You may have noticed that I write a lot about town hall meetings, which are valuable forums for bringing together leaders and employees. But town halls are not the only way to create leadership visibility. Many communicators I know are having great success with small-group sessions.
Recently, one communicator approached me about a small-group session she's thinking about putting together:
“I wanted to get your take on more CEO exposure with our employees. He’s a great guy, good sense of humor, but still intimidating. To make him more accessible to employees, we are planning to do some smaller employee group meetings in the cafeteria or in conference rooms throughout the facility, with the objective to build some rapport and some buzz, quality rather than quantity. We’re getting ready to communicate a refreshed strategy, so the thought was to keep this a kind of informal input session, appreciative inquiry style: What do you think is going well? How could we do more of that? Any tips on smaller meetings like this?”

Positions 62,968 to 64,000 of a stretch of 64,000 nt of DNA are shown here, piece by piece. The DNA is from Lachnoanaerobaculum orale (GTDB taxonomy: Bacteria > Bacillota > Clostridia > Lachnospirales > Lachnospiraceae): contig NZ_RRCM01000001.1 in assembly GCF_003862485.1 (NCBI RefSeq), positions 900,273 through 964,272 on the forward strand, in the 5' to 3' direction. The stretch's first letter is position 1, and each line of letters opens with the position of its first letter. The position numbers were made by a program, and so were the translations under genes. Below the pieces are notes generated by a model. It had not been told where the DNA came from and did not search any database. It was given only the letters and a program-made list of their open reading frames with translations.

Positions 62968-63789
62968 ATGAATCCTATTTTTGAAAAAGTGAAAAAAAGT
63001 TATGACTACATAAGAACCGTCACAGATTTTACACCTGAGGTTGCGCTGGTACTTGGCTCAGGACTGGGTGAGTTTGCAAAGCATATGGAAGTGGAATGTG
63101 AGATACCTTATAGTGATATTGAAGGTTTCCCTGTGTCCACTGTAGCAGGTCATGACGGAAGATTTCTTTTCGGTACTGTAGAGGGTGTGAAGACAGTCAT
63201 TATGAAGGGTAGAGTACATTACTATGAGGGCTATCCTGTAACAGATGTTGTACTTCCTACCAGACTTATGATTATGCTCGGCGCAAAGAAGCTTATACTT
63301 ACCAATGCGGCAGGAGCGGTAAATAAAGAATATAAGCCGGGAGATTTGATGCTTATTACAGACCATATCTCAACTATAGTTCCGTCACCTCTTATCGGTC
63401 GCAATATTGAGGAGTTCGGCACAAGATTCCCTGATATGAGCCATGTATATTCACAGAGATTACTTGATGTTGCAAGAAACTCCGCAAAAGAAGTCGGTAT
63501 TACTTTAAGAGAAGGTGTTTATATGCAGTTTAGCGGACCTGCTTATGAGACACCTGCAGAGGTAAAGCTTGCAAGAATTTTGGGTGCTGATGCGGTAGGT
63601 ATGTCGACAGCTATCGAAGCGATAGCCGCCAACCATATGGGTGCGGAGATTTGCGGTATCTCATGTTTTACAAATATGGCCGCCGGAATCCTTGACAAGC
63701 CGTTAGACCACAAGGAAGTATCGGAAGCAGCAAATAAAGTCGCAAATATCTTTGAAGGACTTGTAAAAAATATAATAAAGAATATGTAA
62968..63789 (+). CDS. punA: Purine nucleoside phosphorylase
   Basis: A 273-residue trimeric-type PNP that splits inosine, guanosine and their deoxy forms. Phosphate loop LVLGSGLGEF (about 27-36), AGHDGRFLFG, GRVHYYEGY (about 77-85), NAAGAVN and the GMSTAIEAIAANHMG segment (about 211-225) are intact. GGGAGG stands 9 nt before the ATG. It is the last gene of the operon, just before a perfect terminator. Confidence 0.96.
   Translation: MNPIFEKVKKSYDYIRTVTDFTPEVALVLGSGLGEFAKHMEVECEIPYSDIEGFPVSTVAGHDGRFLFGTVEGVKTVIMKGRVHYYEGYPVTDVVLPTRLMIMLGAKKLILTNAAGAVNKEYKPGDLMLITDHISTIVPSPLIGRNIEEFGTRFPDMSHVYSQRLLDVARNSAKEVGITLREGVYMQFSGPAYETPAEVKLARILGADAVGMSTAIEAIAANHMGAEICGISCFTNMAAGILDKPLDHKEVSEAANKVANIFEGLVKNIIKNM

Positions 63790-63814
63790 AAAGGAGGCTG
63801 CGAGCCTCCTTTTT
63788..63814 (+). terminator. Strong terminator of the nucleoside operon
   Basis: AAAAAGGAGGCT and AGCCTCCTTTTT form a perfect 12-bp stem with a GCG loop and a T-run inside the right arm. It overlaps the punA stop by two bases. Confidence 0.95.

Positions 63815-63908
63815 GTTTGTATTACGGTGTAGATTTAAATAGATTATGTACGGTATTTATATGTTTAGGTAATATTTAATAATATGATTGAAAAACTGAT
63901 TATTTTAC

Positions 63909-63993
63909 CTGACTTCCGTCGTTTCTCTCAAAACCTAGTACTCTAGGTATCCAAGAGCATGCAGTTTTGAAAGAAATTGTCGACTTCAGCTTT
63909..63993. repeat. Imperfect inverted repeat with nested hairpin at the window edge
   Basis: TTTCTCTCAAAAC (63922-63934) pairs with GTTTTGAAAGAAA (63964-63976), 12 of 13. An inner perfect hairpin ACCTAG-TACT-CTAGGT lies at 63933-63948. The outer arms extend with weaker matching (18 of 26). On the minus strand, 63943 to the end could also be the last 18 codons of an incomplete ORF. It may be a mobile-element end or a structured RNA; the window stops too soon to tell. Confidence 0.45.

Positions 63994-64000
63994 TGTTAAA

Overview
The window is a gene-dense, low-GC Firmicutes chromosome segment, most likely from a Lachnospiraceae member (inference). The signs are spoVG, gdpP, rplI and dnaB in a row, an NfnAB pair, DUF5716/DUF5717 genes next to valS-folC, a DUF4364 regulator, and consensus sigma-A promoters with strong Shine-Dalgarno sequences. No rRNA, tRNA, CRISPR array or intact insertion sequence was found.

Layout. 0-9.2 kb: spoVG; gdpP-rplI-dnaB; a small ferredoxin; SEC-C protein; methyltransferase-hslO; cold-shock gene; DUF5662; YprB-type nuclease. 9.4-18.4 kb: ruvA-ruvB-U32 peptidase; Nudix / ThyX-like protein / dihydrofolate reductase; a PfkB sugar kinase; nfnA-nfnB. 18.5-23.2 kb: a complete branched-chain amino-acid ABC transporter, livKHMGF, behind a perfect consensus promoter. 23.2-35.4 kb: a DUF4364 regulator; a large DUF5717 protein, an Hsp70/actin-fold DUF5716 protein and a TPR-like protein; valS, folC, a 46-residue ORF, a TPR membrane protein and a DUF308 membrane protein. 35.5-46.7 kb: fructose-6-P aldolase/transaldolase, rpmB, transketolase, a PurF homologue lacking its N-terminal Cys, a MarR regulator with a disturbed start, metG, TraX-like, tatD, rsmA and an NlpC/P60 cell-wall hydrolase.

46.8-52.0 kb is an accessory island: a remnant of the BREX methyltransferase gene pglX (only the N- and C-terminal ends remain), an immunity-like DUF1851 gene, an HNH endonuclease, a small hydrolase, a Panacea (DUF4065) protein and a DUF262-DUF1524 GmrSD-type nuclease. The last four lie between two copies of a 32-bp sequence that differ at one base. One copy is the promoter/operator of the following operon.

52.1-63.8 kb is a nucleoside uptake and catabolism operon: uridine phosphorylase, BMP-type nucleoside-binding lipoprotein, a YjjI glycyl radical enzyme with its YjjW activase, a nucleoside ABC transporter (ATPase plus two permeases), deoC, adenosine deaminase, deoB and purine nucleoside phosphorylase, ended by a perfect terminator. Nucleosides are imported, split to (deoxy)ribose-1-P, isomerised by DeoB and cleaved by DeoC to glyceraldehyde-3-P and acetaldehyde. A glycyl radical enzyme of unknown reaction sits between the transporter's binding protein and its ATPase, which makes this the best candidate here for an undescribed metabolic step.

Here’s the quick advice I provided about small group sessions:
- If employees are at all intimidated by the CEO, set up the room so the CEO is sitting down, at the same level as the employees he’s meeting with. This may seem like a minor point, but it creates a friendly around-the-campfire dynamic.
- Although the idea is to keep the small-group session informal, it’s still helpful to have a main topic. That way, employees have a reference point. For example, the CEO could spend a few minutes informally talking about an initiative like customer service. Then ask employees your questions: “What is going well about this? What challenges do we face?” and get the discussion started. Later in the session, the CEO could ask a more open-ended question: “What else is on your mind?”
- The more the discussion is lets employees share their perspectives and expertise, the more dynamic it is. That way, there is no wrong answer (or question) because the discussion is about what employees know (and the CEO doesn’t know but is interested in.)
Hope you find this helpful.